Addicts who have hit bottom know how terrifying the road back up appears. Private detective Charlie Street got off the booze years ago, but he’s plateaued on an addiction that he finds both shameful and irresistible: sex. A beating that could have killed him leads him to partner with a crazy-violent bar-brawler, who turns out to be the son of a woman Charlie had a crush on when he was a teen-ager. Back then, he thought she was "the one." Can she help him recover his lost happiness? Or is that just another addict’s escape fantasy? For an addict, giving up the drug of choice may be just the beginning, and finding true freedom may be more terrifying than giving up the booze.
Charlie Street, a private investigator in his sixties, is a recovering alcoholic, who has lost his family after a divorce and who now substitutes his alcohol addiction with sex. Charlie uses women, among them Viv, who has been supporting him through his alcohol-fueled days and has stayed by his side for years. But as a bit on the side, Charlie sees a married woman and then also becomes reacquainted with a crush from his youth. Charlie wants to solve a cold case in order to get some money to be able to retire. He is a deeply troubled guy who is just scraping by day by day trying to keep his addictions under control.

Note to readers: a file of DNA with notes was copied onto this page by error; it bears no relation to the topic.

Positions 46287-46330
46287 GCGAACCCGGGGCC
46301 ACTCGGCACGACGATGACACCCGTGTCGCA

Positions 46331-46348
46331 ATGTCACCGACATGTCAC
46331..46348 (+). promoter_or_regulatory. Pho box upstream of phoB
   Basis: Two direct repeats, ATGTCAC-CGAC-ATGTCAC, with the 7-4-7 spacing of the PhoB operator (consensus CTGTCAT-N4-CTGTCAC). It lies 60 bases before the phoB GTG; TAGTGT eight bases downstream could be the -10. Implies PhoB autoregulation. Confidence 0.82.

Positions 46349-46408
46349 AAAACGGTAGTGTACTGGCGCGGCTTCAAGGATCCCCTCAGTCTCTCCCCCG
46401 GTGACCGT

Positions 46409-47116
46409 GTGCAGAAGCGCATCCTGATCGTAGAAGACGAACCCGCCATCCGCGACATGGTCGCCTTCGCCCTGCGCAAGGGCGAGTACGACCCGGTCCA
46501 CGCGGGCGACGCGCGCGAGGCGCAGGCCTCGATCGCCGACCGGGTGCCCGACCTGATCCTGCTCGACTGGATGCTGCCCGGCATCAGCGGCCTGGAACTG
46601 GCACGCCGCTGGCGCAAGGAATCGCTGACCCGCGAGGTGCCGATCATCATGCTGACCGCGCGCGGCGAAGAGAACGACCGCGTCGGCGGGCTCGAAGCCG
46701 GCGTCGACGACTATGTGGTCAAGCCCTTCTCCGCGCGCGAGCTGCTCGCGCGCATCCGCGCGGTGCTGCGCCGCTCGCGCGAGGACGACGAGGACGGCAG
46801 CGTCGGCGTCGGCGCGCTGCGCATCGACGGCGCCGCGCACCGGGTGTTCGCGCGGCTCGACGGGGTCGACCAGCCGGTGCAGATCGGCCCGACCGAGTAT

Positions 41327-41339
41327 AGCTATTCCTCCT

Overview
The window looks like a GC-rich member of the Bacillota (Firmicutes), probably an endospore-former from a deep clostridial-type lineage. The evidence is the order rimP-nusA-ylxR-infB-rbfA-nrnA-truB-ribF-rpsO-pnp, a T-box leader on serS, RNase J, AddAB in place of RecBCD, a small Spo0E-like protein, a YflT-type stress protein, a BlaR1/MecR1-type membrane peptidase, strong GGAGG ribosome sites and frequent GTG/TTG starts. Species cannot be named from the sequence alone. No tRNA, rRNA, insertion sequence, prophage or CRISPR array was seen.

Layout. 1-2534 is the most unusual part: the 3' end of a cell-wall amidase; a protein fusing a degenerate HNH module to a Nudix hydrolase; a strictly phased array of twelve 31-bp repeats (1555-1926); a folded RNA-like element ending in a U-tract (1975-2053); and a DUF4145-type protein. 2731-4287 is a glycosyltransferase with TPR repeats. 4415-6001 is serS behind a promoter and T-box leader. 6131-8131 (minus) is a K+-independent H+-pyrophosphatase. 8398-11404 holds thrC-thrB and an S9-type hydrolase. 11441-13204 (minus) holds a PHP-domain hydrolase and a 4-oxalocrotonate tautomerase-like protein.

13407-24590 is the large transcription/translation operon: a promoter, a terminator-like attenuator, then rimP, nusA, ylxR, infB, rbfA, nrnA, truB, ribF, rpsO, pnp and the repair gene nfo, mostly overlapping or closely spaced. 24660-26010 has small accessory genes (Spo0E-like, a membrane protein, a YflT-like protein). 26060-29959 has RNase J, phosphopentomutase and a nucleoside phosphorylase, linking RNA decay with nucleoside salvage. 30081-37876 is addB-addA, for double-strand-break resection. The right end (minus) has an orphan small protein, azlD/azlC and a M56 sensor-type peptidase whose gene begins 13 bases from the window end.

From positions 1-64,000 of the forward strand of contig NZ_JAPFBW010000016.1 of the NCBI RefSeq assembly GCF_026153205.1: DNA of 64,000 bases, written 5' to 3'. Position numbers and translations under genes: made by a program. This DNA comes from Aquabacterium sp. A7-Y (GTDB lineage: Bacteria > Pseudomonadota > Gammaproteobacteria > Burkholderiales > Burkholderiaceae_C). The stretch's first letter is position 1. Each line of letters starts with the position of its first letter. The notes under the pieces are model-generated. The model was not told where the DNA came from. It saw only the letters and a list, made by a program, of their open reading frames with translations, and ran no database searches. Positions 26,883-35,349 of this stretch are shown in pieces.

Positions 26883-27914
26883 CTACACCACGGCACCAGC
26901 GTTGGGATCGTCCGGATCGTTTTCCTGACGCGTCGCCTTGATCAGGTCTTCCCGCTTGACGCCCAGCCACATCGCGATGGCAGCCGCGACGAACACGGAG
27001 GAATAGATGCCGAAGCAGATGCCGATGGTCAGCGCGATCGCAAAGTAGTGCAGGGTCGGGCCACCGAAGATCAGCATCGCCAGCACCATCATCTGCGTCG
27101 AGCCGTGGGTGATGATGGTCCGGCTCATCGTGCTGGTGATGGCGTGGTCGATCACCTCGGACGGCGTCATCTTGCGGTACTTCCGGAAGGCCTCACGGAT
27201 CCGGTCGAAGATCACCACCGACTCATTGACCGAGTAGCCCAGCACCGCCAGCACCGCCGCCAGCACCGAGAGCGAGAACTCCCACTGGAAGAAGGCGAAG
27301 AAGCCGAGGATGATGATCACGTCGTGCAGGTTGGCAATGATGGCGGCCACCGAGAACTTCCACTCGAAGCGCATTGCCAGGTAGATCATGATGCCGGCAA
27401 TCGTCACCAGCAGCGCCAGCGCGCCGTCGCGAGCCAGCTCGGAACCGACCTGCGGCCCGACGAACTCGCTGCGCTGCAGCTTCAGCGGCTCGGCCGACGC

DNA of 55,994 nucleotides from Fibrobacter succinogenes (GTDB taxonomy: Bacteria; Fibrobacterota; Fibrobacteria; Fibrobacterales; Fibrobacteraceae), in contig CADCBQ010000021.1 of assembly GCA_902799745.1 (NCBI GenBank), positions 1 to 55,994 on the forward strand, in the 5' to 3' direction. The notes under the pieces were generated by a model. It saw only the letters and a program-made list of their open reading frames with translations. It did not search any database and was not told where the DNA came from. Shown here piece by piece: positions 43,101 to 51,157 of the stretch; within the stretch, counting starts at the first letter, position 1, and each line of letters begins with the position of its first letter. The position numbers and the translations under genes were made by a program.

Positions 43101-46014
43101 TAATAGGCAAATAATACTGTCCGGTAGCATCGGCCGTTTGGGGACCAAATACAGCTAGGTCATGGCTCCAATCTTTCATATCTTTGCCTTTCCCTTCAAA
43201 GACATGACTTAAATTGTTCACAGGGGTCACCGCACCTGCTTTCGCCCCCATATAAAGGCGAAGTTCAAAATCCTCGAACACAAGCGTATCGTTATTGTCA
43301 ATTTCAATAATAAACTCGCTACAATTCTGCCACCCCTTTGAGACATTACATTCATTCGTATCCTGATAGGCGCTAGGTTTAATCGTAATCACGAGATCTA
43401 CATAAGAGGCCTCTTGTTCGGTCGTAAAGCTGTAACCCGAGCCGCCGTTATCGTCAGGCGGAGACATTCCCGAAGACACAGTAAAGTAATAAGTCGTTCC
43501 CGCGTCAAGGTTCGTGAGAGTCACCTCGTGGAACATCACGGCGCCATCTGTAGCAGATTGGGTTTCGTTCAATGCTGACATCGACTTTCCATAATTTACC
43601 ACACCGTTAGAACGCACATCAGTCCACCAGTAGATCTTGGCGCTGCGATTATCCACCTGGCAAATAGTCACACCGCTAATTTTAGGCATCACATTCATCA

While there are bad guys, some fighting and some investigating, A Thousand Times is not really a murder mystery or crime story as such. That part of the story is more an accessory that provides the setting. The book is more about Charlie examining his life. It's about Charlie's Christian faith, about redemption, changing his ways and discovering what has been right in front of him. Written in the first person, the writing flowed nicely and was very engaging. Parts of it made me think I was listening to someone's memoir, and that feeling was underlined by the narration.
The narration is provided by Lane Wray, the author's son. He is an actor, but this is his first audio book narration, and it was a very good performance. For most parts, it felt as if I was sitting cozily opposite Charlie and was being told his story. I felt the narrator really managed to capture the protagonist's struggles. He also used a variety of voices and styles for the different characters. My only criticism would be that a couple of the voices felt as if someone was screaming at me.
While I wouldn't recommend it as a mystery or crime story, I would definitely commend this if you are interested in general, inspirational fiction relating to issues of addiction and redemption. I was actually quite surprised that there weren't more reviews of this book around. It has a feeling of authenticity, and the author, Billy Wray, has obviously an intricate understanding of the subject. And call me sentimental, but I love the fact that a son has brought his father's self-published book to life on audio, so it deserves to be heard.
Audiobook provided for review by the narrator.
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